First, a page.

Former Liberal operative says Alberta party is dying

CALGARY — Alberta Tories aren’t the only ones feeling the blues — the Opposition Liberals are in the doldrums and their prospects are bleak, says a high-level operative who recently quit the party.

CALGARY — Alberta Tories aren’t the only ones feeling the blues — the Opposition Liberals are in the doldrums and their prospects are bleak, says a high-level operative who recently quit the party.

Despite one recent public opinion poll that suggested the Liberals had the same support were tied with the ruling Tories and leading them in both major cities, Donn Lovett said the party remains moribund.

“I’d say there’s lots of people frustrated by the lack of movement,” said Lovett, who said he quit last month following a dispute over organization policy and building frustration.

“It makes them culpable for the acts of the Conservatives — they don’t give any balance to that because they’re not effective.”

Lovett, who managed numerous Grit constituency campaigns and won a half dozen of them, also said David Swann’s leadership is proving a bust.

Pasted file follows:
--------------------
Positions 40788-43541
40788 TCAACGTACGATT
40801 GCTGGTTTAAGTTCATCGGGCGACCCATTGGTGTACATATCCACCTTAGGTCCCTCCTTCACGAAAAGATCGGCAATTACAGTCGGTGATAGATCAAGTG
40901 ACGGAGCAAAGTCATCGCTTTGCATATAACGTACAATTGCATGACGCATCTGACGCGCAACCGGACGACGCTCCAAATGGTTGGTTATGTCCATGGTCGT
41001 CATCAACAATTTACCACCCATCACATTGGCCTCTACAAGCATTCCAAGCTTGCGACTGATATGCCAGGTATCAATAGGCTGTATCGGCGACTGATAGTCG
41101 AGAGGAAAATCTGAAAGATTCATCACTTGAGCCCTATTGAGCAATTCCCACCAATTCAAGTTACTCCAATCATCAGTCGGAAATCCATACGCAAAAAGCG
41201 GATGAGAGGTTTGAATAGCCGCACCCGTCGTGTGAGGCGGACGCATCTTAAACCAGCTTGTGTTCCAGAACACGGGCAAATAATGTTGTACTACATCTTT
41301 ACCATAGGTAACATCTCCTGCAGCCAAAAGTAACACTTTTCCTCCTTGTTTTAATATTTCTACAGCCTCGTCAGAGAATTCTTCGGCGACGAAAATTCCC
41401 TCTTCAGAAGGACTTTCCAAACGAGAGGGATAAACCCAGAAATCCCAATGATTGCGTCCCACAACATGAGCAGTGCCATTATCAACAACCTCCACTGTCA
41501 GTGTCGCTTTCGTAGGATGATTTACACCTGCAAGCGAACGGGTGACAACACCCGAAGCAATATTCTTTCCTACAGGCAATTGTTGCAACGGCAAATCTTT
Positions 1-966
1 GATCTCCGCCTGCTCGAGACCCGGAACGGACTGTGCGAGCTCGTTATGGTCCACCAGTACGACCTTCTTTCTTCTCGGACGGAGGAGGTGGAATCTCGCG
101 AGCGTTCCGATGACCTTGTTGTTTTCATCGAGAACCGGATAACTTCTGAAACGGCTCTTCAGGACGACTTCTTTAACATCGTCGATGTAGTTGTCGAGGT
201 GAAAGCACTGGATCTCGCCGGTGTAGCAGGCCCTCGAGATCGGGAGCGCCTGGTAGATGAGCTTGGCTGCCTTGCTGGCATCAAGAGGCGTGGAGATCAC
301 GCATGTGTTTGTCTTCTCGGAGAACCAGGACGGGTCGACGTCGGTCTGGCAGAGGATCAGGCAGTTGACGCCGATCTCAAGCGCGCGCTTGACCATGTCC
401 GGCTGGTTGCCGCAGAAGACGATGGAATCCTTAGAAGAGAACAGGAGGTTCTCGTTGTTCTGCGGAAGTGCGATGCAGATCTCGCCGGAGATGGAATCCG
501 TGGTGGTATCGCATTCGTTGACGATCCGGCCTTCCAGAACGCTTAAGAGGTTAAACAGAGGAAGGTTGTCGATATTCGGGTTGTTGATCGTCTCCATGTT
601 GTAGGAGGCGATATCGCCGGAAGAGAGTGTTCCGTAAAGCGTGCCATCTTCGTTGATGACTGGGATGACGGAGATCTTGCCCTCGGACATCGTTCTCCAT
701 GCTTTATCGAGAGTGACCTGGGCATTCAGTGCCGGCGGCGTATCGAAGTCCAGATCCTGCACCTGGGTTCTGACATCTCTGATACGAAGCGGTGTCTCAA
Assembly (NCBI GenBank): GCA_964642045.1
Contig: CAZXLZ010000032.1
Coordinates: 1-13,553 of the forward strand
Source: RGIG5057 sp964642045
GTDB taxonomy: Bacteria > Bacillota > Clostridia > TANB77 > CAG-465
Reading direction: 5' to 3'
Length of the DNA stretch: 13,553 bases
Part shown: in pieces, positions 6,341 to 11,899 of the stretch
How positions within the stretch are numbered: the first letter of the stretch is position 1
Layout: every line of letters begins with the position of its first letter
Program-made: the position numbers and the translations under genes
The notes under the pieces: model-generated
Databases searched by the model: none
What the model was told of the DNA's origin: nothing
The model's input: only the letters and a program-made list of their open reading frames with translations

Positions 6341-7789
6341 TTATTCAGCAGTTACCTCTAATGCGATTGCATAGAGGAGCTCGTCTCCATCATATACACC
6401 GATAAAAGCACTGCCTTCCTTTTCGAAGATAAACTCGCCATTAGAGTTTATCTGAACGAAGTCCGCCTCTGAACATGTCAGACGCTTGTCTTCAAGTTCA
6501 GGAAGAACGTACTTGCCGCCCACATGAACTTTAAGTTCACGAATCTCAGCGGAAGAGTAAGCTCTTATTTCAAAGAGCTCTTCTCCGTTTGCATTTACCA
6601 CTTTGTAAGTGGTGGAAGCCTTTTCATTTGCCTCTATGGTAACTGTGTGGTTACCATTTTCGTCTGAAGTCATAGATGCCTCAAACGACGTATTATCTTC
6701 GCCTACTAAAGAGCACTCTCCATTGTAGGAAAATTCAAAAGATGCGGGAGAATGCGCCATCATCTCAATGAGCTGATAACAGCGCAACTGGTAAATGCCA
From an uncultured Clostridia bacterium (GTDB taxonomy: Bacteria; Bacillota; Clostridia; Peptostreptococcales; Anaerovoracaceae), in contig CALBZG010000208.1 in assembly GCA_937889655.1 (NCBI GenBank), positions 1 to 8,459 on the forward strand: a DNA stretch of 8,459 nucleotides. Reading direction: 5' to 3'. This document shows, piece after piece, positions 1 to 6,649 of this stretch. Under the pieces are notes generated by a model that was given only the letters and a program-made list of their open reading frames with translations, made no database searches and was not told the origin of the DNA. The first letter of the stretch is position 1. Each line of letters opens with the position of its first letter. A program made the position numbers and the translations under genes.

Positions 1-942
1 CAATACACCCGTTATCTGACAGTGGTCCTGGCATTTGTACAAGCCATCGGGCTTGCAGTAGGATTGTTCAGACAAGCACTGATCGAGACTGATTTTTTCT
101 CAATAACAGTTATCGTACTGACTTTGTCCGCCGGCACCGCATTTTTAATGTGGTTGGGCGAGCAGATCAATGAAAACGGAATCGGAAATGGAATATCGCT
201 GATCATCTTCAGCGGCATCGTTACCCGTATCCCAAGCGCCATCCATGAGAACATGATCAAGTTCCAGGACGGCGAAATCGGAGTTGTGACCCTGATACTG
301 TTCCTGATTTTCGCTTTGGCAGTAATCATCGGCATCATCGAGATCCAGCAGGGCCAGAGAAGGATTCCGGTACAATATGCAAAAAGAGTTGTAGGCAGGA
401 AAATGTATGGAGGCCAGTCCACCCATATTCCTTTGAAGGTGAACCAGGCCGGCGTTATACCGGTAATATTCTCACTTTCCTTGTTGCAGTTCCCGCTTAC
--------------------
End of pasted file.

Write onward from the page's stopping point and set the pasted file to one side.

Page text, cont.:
During doorknocking for last September’s byelection in Calgary Glenmore, Lovett said Swann was an unknown quantity, while the party’s still beset by perceived connections to the federal Liberals.

“Nobody knew who he or the party was,” he said of Swann, chosen Liberal leader in December 2008.

Lethbridge East Liberal member Bridget Pastoor, who quelled rumours she’d be joining the Wildrose Alliance after being grilled a month ago by party colleagues, counselled patience among the party’s members.

“Dr. Swann is just getting the ground under his feet — it’s a pretty awesome thing to have to step into,” she said.

Earlier this week, two of Premier Ed Stelmach’s Tory caucus members — former cabinet minister Heather Forsyth and rookie member Rob Anderson — bolted to join the rival Wildrose Alliance.

Forsyth and Anderson said Stelmach has done a poor job of running the province and largely ignores input from his own caucus members.

They also complained that during Stelmach’s leadership review last November, caucus members were told to screen voting delegates and if they did not support the premier, they were “to find a way to make sure that they didn’t get in.”

Pastoor said the defections to the Wildrose Alliance are exciting and boost political openness.

“It’s a good step to opening up democracy,” she said.